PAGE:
Saturday, May 7, 2011

Life On Mars? No, but here's a spot in Spain that's the next best thing

Rio Tinto, Huelva, Spain
By Dale Fuchs:
There are...sites in Spain that have an other-worldly feel. Consider those Darth Vader lookalikes atop Gaudi's La Pedrera in Barcelona, or the lava-made moonscapes in Tenerife.
Even some Marbella mansions might qualify for extraterrestrial status. 

Iron in the rocks makes the water red.
But a red-tinted river basin in Huelva tops the alien lovers' list. It's called the Rio Tinto, or Red River, and this stretch of rosy rocks and soil in southern Andalusia appears so extra-terrestrial that it resembles a Spanish outpost of Mars.

Tourists joke about its Martian credentials as they photograph the rust-coloured water and craters, carved by centuries of mining. 

A bridge dating from the Roman Empire still spans the Rio Tinto.
But scientists take the Rio Tinto seriously. For them, this hostile turf tinged by oxidised iron is a convenient substitute for the Red Planet. In fact, it boasts so many Martian properties that two space agencies even conducted a "mission" there last month, including a simulated Mars walk.[...]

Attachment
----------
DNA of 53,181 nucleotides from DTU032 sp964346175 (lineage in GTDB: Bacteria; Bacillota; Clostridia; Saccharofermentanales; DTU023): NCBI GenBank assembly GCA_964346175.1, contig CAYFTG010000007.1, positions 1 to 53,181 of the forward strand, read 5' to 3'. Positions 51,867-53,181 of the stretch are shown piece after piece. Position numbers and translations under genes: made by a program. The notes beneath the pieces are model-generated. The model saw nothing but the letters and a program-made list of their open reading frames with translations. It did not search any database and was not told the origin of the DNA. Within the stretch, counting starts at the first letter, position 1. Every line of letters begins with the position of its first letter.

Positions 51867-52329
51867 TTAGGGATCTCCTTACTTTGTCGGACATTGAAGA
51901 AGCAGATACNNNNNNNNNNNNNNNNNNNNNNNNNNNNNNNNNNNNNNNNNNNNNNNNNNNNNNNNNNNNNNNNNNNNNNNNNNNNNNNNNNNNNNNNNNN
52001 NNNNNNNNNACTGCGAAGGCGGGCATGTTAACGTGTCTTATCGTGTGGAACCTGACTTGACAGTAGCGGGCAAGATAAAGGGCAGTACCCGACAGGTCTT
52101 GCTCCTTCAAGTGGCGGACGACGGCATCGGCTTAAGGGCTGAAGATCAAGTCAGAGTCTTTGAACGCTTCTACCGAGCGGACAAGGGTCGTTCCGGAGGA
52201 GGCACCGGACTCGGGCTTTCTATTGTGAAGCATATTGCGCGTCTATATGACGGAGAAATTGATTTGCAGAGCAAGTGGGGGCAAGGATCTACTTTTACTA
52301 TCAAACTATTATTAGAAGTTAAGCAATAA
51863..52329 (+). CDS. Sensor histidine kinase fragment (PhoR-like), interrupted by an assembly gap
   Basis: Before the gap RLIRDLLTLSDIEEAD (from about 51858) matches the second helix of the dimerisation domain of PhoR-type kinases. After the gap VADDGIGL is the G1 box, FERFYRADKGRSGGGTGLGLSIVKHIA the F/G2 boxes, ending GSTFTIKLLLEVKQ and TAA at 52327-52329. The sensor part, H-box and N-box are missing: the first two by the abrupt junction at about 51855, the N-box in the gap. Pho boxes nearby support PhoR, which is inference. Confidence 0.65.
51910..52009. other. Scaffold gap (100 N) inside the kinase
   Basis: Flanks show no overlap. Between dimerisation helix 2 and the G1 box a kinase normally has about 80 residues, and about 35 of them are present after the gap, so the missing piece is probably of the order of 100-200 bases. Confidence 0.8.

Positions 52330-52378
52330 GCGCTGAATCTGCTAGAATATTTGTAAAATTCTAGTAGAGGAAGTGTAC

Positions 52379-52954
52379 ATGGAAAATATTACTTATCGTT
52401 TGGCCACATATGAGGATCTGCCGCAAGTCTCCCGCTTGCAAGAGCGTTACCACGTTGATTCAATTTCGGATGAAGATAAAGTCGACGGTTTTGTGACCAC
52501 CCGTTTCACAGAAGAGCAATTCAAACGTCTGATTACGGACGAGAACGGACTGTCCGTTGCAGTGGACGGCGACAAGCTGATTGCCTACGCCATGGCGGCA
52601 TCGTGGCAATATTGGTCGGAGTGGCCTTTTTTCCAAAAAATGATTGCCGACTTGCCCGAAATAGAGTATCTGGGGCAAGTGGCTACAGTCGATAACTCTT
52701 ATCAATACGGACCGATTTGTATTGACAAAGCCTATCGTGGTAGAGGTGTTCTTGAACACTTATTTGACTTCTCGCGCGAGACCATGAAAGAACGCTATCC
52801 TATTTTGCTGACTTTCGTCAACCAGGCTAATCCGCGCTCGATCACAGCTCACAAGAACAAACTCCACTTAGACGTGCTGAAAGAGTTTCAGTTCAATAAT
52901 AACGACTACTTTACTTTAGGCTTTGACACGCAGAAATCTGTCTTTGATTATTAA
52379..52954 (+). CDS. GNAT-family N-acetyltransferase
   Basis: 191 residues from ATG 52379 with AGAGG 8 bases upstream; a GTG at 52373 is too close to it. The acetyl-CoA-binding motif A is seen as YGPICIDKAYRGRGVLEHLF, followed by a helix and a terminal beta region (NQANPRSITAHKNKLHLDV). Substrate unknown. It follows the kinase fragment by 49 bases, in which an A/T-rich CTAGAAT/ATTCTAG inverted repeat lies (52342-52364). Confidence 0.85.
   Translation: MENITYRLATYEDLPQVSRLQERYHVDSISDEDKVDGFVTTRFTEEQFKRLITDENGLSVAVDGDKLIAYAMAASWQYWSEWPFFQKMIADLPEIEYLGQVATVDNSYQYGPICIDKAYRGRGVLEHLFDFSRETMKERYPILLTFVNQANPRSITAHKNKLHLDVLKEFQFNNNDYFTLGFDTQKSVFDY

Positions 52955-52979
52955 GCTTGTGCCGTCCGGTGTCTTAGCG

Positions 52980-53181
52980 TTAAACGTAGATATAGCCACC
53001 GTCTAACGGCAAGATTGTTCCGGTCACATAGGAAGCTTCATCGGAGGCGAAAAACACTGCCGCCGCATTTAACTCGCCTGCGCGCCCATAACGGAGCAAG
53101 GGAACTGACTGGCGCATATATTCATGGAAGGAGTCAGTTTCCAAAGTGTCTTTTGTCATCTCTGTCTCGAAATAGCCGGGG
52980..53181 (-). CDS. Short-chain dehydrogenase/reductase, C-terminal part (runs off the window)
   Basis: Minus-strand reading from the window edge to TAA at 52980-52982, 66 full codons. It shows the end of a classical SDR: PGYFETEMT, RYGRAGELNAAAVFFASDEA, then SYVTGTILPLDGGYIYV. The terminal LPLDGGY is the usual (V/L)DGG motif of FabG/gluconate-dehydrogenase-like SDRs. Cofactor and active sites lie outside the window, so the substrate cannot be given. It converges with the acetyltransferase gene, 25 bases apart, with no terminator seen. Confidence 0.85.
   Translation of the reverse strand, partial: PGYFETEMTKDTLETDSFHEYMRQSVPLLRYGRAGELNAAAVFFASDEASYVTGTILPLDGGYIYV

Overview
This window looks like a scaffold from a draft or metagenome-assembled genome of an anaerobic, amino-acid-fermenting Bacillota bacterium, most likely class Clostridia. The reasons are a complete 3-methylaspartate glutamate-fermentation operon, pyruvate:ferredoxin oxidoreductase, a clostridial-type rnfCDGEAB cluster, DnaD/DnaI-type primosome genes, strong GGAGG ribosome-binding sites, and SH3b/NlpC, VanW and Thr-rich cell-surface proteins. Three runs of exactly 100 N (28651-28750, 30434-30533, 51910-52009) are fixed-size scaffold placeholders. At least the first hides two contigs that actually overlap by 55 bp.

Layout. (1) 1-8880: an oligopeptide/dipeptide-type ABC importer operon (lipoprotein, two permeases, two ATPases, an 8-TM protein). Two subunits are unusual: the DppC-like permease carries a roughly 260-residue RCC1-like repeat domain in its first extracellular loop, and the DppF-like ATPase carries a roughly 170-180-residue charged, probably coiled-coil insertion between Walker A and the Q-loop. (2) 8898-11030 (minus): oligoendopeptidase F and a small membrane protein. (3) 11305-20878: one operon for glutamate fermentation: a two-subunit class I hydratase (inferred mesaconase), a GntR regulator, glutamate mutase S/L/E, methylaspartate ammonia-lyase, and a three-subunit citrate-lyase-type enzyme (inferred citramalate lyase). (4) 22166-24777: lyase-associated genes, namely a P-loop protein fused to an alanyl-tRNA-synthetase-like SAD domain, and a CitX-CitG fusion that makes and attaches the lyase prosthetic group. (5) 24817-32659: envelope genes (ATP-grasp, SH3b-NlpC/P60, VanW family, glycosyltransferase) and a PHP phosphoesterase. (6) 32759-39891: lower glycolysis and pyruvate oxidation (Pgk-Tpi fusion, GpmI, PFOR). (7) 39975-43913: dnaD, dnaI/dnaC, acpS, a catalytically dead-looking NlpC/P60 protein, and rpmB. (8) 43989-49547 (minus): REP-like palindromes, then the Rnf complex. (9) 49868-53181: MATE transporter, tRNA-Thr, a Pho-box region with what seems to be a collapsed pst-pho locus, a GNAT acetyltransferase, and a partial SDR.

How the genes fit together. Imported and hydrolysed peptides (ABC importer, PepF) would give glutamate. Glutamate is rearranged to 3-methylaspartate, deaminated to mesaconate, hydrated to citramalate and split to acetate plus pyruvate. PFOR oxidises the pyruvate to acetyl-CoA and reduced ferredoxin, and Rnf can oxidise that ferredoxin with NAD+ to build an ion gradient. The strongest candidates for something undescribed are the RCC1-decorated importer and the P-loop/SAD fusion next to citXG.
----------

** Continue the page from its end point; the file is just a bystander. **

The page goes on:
The Rio Tinto basin of about 20 strange sites around the world – from the Arizona desert to the volcanic Krafla region of Iceland – where scientists can test their equipment on unearthly landscapes. 

The Rio Tinto area looks like the red planet because it contains a high concentration of the minerals that are abundant on there, such as iron, sulphur and copper.

"Iron is what gives the Red Planet its colour – a lot of the surface of Mars basically rusted away," Mr Groemer said.

The rich ore has attracted miners since pre-Roman times. In the 19th-century, large British mining companies began extracting copper, silver, sulphur and gold from the Rio Tinto on a large scale, leaving an unearthly crater in their wake – as well as a village with well-trimmed gardens built for British employees. The mines have closed, and the only trace of human activity is the turn-of-the-century tourist train that chugs by the old rail lines, and a museum, housed in the employee hospital, that recalls "5,000 years of mining history".

The river itself is extremely acidic, with a PH of 0.7 compared to the neutral 7 of ordinary water. It springs from the ground and is isolated from other water sources by a geological fault.
Signs warn not to drink the water. "You don't even want to wash your hands in it," Mr Groemer said.
But a special form of bacteria has managed to thrive there. Last year, laboratory tests by scientists in Madrid showed that the bacteria could survive in extreme conditions similar to those found in the Martian subsoil, fuelling hopes of life-seekers.
Read more in The Independent.

Huelva Tourist Information (English)
Minas de Rio Tinto Mining Museum (English)
Parque Minero de Riotinto (Spanish)

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